Exceptions may be a past cesarean for: placenta previa (placenta overlays the cervix), an emergency situation, premature (preterm) birth, or breech (baby in feet- or buttocks-first position). Your care provider will want to obtain the medical record from your previous birth to confirm the type of scar, since the direction of the scar on your skin may not be the same as the scar on your uterus. Even if the records are not available, however, research suggests that there is no increased risk for scar rupture when the direction of the scar is unknown compared with women with a known low-transverse scar.
- previous cesarean for premature (preterm) birth: The lower
portion of the uterus may not have developed enough at the time of the
past cesarean to permit a cut that goes from side to side (transverse incision). For this reason, doctors may make an up-and-down incision at the bottom of the uterus (low vertical uterine incision). However, although research in this area is limited, the low vertical incision appears to be just as strong as a transverse incision.
- baby expected to be larger than average: Some have thought that babies expected to weigh more than 8 pounds, 13 ounces (4,000 grams), so-called macrosomic or "big bodied" babies, would put extra pressure on the scar. However, studies don't show this to be the case.
- pregnancy goes beyond the due date: Studies do not show an increase in problems with the scar in pregnancies going beyond 40 weeks, although some studies show an increase if labor is induced after this point.
- twin pregnancy: Studies haven't shown an increase in
problems with the scar during labor with twins compared with one baby.
However, limited information on VBAC labors with twins is available at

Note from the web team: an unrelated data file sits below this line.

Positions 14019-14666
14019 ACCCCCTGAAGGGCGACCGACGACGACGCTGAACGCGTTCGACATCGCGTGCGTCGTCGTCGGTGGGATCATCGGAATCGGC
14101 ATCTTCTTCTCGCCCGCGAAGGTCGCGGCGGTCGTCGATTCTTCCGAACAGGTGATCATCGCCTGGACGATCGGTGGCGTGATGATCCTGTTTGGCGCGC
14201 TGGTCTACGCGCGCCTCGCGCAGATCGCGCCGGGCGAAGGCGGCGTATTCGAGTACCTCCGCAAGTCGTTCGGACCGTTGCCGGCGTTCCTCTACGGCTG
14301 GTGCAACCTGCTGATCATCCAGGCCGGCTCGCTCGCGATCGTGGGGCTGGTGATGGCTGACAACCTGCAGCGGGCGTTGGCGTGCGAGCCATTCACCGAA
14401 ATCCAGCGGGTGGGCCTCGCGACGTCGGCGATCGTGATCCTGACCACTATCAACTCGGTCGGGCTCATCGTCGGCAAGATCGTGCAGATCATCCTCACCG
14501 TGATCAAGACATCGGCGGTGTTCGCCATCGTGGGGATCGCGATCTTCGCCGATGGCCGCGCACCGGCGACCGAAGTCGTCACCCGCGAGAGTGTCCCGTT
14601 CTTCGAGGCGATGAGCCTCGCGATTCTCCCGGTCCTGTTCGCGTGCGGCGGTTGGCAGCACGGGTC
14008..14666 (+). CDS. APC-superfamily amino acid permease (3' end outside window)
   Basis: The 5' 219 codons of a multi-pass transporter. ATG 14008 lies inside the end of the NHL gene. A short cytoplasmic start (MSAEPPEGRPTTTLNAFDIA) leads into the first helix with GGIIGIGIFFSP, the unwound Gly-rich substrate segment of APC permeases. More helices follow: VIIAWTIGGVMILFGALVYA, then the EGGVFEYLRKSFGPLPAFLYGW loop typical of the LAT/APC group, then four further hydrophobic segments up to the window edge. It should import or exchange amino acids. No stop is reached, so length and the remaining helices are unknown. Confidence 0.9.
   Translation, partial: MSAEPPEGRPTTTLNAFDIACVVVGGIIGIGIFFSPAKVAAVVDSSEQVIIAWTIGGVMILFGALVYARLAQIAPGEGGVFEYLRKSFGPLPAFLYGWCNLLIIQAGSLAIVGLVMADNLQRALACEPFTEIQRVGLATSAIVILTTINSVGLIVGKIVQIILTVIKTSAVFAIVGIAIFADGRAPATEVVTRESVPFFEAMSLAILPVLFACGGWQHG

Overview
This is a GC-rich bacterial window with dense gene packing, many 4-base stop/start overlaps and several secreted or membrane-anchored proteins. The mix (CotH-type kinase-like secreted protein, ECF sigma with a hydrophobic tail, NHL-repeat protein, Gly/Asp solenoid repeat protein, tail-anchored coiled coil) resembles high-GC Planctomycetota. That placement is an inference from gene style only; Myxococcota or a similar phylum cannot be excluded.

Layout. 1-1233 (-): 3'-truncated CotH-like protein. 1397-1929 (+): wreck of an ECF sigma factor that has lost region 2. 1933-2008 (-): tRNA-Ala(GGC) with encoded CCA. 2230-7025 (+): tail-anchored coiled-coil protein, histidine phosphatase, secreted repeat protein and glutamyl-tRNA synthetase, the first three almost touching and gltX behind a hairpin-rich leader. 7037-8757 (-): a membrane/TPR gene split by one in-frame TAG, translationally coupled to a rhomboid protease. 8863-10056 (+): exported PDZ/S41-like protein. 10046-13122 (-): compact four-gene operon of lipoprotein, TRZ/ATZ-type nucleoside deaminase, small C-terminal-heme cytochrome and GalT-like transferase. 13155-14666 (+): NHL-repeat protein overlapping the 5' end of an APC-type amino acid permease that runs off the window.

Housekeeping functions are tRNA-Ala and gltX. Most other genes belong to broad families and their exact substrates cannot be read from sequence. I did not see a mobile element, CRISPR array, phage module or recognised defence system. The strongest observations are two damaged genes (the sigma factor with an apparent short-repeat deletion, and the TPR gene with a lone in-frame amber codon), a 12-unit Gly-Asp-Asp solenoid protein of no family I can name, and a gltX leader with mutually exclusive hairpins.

- baby is in a buttocks- or feet-first (breech) position:
Few care providers will agree to vaginal breech birth even when the
mother has no cesarean scar, so the question here is whether it is it
safe to have a procedure in which the care provider uses hand maneuvers
on the belly to try to turn the baby into a head-first position (external cephalic version). As with twins, we have little research on this point, but what little we have has not found extra problems.
fewer than 1 woman in 100 who labor after a cesarean experiences the
scar giving way during labor, which generally leads to an urgent
c-section. Researchers have found that some factors increase this
likelihood. None of these factors raises this risk higher than 4 out of
100, and most do not raise it higher than 2 out of 100. In other words,
96 to 98 out of 100 women who have these factors will labor without any
problem with the scar.
In VBAC labors, loss of the baby occurs
much less frequently than scar separation and urgent c-section. In about 6 percent of uterine ruptures, the baby will die. Since uterine rupture is itself rare, the overall risk of losing a baby as a result of uterine rupture is extremely low, and equal to or lower than the risk of losing a baby as a result of other rare labor complications. A recent major government report found that, on average, over 5,200 planned repeat cesareans (and their associated risks) are required to
prevent the death of 1 baby as a result of problems with the scar.
The chance of having scar-related problems is higher if:
If you decide to plan for a VBAC, due to the small chance of a scar causing problems, it may be wise to choose a hospital capable of handling an urgent cesarean at any time. To do this, the hospital must have obstetricians, anesthesiologists, and pediatricians immediately available around the clock and a blood bank that is open at all times. If these resources are not available in your hospital, you might consider planning to give birth in another setting where they are available. Some women will choose to accept the small risk so that they can give birth in their own community or with a familiar provider, however.